A note on the periodic L_2-discrepancy of Korobov's p-sets

by   Josef Dick, et al.

We study the periodic L_2-discrepancy of point sets in the d-dimensional torus. This discrepancy is intimately connected with the root-mean-square L_2-discrepancy of shifted point sets, with the notion of diaphony, and with the worst case error of cubature formulas for the integration of periodic functions in Sobolev spaces of mixed smoothness. In discrepancy theory many results are based on averaging arguments. In order to make such results relevant for applications one requires explicit constructions of point sets with “average” discrepancy. In our main result we study Korobov's p-sets and show that this point sets have periodic L_2-discrepancy of average order. This result is related to an open question of Novak and Woźniakowski.



There are no comments yet.


page 1

page 2

page 3

page 4


On the fixed volume discrepancy of the Korobov point sets

This paper is devoted to the study of a discrepancy-type characteristic ...

Algorithmic Discrepancy Minimization

This report will be a literature review on a result in algorithmic discr...

Discrepancy of stratified samples from partitions of the unit cube

We extend the notion of jittered sampling to arbitrary partitions and st...

On the relation of the spectral test to isotropic discrepancy and L_q-approximation in Sobolev spaces

This paper is a follow-up to the recent paper "A note on isotropic discr...

On the fixed volume discrepancy of the Fibonacci sets in the integral norms

This paper is devoted to the study of a discrepancy-type characteristic ...

Deterministic constructions of high-dimensional sets with small dispersion

The dispersion of a point set P⊂[0,1]^d is the volume of the largest box...

Quantitative evaluation of sense of discrepancy to operation response using event-related potential

This study aimed to develop a method to evaluate the sense of discrepanc...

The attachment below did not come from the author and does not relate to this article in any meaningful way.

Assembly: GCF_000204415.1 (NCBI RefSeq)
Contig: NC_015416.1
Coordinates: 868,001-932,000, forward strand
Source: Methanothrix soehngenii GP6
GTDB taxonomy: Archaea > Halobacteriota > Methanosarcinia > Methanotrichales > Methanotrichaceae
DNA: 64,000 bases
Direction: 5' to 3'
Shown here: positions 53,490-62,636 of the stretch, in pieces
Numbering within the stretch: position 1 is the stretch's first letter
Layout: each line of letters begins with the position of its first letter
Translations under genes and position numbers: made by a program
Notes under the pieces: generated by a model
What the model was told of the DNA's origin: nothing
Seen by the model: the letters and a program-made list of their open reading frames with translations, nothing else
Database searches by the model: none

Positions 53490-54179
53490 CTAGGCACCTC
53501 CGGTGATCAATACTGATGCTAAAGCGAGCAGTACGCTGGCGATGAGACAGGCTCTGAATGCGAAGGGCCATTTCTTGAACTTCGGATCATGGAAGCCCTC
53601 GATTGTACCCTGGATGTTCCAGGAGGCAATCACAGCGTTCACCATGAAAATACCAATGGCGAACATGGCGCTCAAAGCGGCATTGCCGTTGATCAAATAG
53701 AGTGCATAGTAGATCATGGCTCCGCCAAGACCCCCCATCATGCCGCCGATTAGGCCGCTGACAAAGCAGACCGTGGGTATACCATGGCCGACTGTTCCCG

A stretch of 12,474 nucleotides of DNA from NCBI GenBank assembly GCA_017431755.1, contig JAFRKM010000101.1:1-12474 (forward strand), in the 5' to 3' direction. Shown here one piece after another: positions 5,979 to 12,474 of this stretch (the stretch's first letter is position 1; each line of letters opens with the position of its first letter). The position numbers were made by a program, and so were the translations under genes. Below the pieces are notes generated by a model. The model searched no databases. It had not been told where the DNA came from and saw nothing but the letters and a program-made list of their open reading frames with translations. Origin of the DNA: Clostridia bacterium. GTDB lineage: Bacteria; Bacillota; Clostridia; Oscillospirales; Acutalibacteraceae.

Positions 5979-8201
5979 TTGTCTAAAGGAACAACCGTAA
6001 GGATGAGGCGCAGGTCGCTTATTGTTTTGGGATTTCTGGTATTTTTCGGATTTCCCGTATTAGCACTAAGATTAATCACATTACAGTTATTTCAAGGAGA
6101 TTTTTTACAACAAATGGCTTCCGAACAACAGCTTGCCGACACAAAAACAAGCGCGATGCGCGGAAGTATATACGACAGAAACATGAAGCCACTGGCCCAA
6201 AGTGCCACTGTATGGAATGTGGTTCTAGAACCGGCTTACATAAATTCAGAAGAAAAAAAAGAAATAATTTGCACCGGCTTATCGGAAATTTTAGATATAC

This week in AI

Get the week's most popular data science and artificial intelligence research sent straight to your inbox every Saturday.

1 Introduction

In this note we study the periodic -discrepancy which is a quantitative measure for the irregularity of distribution of a point set, but which is also closely related to the worst-case integration error of quasi-Monte Carlo integration rules (see, for example, [3, 4, 5, 9]). In order to state its definition we first explain the “test-sets” that are considered in this specific notion of discrepancy.

For we define the periodic “interval” as

For dimension and and in the periodic “boxes” are given by

The local discrepancy of a point set consisting of elements in the -dimensional unit cube with respect to a periodic box is given by

Then the periodic -discrepancy of is the -norm of the local discrepancy taken over all periodic boxes , i.e.,

The usual -discrepancy of a point set is defined as

In the closely connected context of worst case errors for cubature formulas it is natural to extend these notions to weighted point sets. If, additionally to the point set we also have a set of associated real weights , the local discrepancy of the weighted point set is given as

Then is obtained for equal weights . The periodic -discrepancy of the weighted point set is

The usual -discrepancy of the weighted point set is